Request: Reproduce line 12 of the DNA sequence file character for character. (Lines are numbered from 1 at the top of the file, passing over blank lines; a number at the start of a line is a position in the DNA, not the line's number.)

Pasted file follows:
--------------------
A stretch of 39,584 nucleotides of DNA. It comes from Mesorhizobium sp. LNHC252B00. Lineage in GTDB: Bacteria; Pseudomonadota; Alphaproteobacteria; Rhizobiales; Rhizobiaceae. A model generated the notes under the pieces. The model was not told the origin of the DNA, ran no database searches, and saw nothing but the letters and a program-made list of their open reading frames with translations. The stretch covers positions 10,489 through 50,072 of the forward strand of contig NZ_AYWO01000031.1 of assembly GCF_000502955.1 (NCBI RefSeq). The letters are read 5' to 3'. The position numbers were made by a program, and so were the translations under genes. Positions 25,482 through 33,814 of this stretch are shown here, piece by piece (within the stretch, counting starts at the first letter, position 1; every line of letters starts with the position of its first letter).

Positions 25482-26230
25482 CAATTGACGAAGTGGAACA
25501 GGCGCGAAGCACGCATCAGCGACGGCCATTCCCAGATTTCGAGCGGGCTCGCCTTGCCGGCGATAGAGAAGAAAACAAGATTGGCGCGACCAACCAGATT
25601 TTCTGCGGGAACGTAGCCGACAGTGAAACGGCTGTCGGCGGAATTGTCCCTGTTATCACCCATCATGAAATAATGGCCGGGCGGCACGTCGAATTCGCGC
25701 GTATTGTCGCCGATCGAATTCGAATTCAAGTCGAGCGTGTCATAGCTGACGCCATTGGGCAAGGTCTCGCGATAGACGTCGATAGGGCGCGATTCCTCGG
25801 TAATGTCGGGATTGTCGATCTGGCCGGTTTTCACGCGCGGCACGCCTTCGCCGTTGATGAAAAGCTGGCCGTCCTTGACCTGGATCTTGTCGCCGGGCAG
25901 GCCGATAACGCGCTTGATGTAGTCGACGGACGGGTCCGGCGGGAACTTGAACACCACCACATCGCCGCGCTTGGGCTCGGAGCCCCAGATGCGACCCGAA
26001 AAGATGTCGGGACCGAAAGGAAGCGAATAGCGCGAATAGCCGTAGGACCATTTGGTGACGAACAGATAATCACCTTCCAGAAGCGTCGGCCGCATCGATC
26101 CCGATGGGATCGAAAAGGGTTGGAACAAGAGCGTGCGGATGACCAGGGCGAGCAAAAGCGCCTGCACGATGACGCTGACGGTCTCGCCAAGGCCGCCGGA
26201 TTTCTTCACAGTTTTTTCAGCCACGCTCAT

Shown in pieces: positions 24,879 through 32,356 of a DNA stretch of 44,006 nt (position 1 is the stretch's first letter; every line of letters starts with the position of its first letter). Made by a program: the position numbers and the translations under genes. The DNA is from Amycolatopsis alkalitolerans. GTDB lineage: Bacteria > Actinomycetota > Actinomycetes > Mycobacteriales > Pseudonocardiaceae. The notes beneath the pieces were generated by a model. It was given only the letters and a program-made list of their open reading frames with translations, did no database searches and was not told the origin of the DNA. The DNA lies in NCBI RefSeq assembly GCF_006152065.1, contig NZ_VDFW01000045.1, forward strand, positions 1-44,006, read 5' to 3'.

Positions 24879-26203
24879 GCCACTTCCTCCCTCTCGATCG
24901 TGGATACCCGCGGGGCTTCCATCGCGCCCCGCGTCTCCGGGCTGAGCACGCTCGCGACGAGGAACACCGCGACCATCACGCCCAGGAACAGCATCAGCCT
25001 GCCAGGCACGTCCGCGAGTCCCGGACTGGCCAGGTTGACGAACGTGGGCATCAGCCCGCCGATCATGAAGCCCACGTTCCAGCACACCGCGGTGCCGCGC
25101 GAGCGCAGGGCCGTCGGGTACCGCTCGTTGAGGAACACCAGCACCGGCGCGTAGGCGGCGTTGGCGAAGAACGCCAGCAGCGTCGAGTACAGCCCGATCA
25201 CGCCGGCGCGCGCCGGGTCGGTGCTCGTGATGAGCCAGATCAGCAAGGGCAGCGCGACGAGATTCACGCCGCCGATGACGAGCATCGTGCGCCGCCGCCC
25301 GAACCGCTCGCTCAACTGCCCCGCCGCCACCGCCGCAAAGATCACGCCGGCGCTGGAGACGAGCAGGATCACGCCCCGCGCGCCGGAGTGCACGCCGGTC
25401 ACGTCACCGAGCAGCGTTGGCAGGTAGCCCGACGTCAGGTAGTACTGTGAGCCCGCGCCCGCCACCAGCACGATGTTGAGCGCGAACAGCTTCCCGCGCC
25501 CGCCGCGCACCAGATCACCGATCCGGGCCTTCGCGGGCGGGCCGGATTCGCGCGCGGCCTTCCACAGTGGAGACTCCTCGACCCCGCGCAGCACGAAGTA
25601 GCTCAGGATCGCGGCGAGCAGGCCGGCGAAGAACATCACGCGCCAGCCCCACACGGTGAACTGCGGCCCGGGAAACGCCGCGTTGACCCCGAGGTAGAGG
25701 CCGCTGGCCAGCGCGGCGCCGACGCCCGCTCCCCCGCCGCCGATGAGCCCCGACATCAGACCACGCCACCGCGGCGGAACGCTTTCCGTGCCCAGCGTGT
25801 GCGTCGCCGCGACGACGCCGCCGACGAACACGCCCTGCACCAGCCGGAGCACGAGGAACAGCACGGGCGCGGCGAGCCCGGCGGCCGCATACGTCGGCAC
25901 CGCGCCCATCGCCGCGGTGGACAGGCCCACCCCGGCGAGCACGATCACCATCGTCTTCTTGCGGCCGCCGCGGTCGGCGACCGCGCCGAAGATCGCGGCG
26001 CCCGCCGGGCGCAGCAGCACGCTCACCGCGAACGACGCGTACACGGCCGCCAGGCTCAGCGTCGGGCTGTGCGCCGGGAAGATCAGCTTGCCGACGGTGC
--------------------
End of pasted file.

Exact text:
Shown in pieces: positions 24,879 through 32,356 of a DNA stretch of 44,006 nt (position 1 is the stretch's first letter; every line of letters starts with the position of its first letter). Made by a program: the position numbers and the translations under genes. The DNA is from Amycolatopsis alkalitolerans. GTDB lineage: Bacteria > Actinomycetota > Actinomycetes > Mycobacteriales > Pseudonocardiaceae. The notes beneath the pieces were generated by a model. It was given only the letters and a program-made list of their open reading frames with translations, did no database searches and was not told the origin of the DNA. The DNA lies in NCBI RefSeq assembly GCF_006152065.1, contig NZ_VDFW01000045.1, forward strand, positions 1-44,006, read 5' to 3'.